Technological Battles

No body is naive enough to think that simply by saying so, athletes (and coaches and other staff) should only behave ethically when faced with opportunities which might provide them a competitive advantage and technically not being against the rules of the game.

The latest seemingly simply example of this is the idea that cricketers would do something to their bat to hide the fact that they actually nicked the ball before being caught.  Apparently it is possible to reduce the 'heat signature' of the Hot Spot video analysis.**  The two reactions to this information are:
  1. Why would a cricketer NOT do something that is perfectly legal, and helps them not get given out?
  2. Why would a cricketer DO something that is clearly designed to mislead the officials when he/she is out, regardless of whether it is against the rules or not?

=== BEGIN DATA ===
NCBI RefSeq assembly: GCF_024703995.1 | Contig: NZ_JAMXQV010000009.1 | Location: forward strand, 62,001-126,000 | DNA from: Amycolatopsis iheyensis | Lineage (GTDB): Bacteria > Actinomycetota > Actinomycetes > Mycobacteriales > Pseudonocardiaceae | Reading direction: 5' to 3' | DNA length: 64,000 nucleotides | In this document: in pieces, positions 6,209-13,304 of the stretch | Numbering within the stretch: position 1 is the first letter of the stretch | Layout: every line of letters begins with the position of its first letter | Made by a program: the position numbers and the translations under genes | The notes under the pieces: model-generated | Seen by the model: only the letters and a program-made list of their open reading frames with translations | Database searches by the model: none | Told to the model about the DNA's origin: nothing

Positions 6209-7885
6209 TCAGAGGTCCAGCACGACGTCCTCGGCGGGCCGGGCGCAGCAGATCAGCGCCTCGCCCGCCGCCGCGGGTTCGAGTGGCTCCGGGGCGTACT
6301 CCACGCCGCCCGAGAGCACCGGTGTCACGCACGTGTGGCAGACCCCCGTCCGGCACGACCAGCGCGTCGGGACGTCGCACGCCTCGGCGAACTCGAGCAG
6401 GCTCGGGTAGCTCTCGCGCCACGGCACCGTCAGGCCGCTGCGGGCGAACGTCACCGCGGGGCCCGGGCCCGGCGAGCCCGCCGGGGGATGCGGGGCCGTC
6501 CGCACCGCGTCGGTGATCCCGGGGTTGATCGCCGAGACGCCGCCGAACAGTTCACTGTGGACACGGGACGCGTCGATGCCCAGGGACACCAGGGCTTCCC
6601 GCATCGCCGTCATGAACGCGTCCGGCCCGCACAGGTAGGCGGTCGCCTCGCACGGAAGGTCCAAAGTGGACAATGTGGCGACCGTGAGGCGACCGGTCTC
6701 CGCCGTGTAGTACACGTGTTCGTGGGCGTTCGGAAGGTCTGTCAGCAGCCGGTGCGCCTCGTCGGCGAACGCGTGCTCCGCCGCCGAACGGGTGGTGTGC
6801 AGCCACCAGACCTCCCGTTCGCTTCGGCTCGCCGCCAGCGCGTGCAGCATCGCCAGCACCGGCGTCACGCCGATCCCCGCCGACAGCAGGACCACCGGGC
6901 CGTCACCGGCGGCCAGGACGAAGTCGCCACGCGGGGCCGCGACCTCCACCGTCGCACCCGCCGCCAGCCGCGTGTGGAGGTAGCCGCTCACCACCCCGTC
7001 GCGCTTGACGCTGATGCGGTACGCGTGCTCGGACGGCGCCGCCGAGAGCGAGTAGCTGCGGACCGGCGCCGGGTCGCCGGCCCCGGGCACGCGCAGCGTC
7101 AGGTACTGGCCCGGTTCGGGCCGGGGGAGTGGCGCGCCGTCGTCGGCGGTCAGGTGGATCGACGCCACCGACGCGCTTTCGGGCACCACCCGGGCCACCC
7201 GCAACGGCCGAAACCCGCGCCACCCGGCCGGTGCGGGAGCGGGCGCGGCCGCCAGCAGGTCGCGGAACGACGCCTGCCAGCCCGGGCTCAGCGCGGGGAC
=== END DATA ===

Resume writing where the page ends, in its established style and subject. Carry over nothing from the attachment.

The issue is that technological battles are not only fought from one direction.  We have seen with countless cycling scandals, along with AFL and NRL scandals, that, when faced with technological methods to stop cheating using drugs, many people feel the logical reaction to this is not to stop using drugs, but to work harder to find drugs/methods that may (or may not) technically be legal.

Every time there is a rule enacted to ensure a level playing field, the competitors on that field will push and prod at it until they find a way to bend it to their advantage.  This is why sports must continue to be the guardians of their own integrity.  Many organisations have a clause in their rules which require all participants to avoid 'bringing the game into disrepute'.  Strong organisations have levied penalties based on this clause even when evidence of criminal wrongdoing has not been sufficiently strong to lead to other sanctions.  Other organisations have turned a blind eye, and end up in a situation where you don't know who has won a competition until 5 years later when all the cheating has been discovered.

**  I really hope that anyone doing this gets adjudged LBW after nicking the ball onto their pads.


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